DEAR DR. ROACH: I took an aspirin for a seeming heart attack and went to the hospital, where I was asked if I had taken any meds. I answered “no,” and was medicated; the result was panic for the doctors, as my heart rate slowed to a dangerous rate. With care and an extra day in the hospital, I was released. My ignorance about medicines was scary. I think that it should be emphasized that “meds” does not mean only prescriptions. Tell the doctor, “I took an aspirin!” — R.G.
ANSWER: Indeed, your doctors should know about all medications you are taking, including over-the counter, vitamins and other supplements. Sometimes women forget to mention their oral contraceptives.
Aspirin is a powerful medicine, not to be taken lightly. That being said, I am not sure why your heart rate slowed to a dangerous rate. Beta blockers usually are given for suspected heart attack, and some people do have dramatic responses to beta blockers, and their heart rates slow way down. I can’t explain why aspirin could have made that more likely, since aspirin shouldn’t slow down the heart rate. I also couldn’t find any interaction between beta blockers and aspirin.
DEAR DR. ROACH: I am
78-year-old female who has had three orthopedic surgeries (hip repair, hip replacement and knee replacement) with spinal anesthesia in two years. Each time, the anesthesia has left me with severe orthostatic hypotension requiring medication for months. If I should ever need surgery again, is there any other anesthetic that would be just as effective and not make me ill? — A.P.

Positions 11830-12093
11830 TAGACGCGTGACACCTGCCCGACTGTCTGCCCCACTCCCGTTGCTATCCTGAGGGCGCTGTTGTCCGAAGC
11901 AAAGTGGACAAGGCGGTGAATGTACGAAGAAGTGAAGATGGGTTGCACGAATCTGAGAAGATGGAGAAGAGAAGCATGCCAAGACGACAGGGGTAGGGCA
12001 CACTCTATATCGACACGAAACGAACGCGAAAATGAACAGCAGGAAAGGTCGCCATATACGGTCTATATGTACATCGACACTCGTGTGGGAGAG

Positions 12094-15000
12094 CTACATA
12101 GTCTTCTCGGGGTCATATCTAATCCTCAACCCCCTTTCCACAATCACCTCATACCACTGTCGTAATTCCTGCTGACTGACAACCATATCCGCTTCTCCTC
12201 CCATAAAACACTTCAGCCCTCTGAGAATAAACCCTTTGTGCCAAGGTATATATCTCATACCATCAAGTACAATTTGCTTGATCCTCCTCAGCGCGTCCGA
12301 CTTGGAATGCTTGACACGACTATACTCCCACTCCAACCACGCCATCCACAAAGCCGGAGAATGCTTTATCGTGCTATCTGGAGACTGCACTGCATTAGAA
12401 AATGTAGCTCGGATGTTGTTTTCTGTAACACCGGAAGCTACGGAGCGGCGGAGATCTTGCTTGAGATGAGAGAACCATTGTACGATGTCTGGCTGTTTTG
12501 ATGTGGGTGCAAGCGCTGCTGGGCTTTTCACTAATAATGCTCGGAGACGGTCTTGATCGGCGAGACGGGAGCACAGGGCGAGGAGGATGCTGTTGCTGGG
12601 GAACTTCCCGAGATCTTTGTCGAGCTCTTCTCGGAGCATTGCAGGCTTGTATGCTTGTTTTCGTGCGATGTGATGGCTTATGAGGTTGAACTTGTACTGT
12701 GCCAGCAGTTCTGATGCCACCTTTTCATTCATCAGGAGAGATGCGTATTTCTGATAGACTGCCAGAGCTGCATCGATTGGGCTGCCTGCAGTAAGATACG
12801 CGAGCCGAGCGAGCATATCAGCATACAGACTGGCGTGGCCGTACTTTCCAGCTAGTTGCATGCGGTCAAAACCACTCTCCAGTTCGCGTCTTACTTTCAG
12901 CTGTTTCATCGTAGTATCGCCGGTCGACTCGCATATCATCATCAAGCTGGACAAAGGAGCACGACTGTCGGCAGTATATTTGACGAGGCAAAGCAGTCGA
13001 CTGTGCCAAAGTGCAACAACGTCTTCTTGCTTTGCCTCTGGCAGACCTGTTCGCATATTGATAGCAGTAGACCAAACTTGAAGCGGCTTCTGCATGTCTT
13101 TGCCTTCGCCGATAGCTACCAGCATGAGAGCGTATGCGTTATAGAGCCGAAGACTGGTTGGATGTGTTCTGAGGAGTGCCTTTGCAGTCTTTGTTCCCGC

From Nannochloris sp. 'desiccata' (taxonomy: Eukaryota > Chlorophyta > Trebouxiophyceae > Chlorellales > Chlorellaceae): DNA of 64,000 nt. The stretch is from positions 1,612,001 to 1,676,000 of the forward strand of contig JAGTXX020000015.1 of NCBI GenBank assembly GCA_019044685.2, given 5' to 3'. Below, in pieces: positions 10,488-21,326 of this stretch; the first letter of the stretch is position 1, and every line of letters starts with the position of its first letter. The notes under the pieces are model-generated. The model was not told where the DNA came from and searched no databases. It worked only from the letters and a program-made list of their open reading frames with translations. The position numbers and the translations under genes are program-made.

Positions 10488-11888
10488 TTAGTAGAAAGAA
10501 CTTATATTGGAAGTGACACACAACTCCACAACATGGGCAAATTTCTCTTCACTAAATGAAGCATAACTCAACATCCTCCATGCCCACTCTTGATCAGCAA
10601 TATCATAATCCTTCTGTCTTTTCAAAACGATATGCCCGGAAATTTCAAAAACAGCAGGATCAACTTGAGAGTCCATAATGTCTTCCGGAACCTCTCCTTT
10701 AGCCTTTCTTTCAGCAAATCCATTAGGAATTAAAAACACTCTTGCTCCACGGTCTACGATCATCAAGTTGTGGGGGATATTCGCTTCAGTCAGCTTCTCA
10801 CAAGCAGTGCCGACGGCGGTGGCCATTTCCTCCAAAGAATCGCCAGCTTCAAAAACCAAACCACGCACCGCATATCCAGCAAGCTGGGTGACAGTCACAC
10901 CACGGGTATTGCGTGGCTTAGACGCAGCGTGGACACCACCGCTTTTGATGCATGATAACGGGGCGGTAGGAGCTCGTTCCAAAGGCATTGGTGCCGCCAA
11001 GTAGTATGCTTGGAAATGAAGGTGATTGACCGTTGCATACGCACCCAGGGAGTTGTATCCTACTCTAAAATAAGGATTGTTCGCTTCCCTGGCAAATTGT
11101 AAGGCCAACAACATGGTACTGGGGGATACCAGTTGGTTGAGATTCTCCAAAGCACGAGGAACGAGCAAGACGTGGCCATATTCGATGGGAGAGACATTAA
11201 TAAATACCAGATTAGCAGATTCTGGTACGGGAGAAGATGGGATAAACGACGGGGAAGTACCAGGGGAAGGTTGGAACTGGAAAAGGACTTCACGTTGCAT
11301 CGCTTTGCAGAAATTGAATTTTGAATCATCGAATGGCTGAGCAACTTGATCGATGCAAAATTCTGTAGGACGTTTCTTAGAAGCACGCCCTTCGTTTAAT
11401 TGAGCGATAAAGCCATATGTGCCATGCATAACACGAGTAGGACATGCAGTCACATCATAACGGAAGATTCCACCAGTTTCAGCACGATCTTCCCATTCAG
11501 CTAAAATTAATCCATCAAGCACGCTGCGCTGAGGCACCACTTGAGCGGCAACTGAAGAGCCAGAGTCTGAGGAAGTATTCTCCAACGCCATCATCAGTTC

ANSWER: This actually is a very common problem, with at least half of people undergoing orthopedic surgery having some orthostatic hypotension (a lowering of blood pressure upon sitting or standing) immediately after surgery. You have had a very prolonged reaction. I spoke with an anesthesiologist at the Cleveland Clinic, who told me that the issue could have been any of the anesthetic and adjuvant agents that were used. He recommended more salt and water before any operation and longer time in progressively upright positions before trying to get up post-operatively.
Finally, your next anesthesiologist could look at your preoperative and anesthesia records and try to figure out what agent you had that was most likely to have been causing this, so to avoid its use next time.
. DEAR DR. ROACH: Two lab tests done in the past two years show that my kidneys are not functioning at 100 percent. Is there any action I can take (such as diet or medication) to keep these figures from worsening? — L.M.
ANSWER: Kidney function tends to decrease with age, but kidneys also can be damaged from high blood pressure, diabetes, some medications and many other causes. If kidney function is low, your doctor should look at your prescription medication and carefully evaluate their dosing. Also, anti-inflammatory medicines like ibuprofen or naproxen should be minimized. Even Tylenol can cause long-term kidney damage in high doses for long periods of time. Managing any chronic illnesses and avoiding toxic drugs are the most important actions.
Dr. Roach regrets that he is unable to answer individual letters, but will incorporate them in the column whenever possible. Readers may email questions to ToYourGoodHealth@med. cornell.edu. To view and order health pamphlets, visit www.rbmamall.com, or write to Good Health, 628 Virginia Drive, Orlando, FL 32803. ©2017 North America Synd.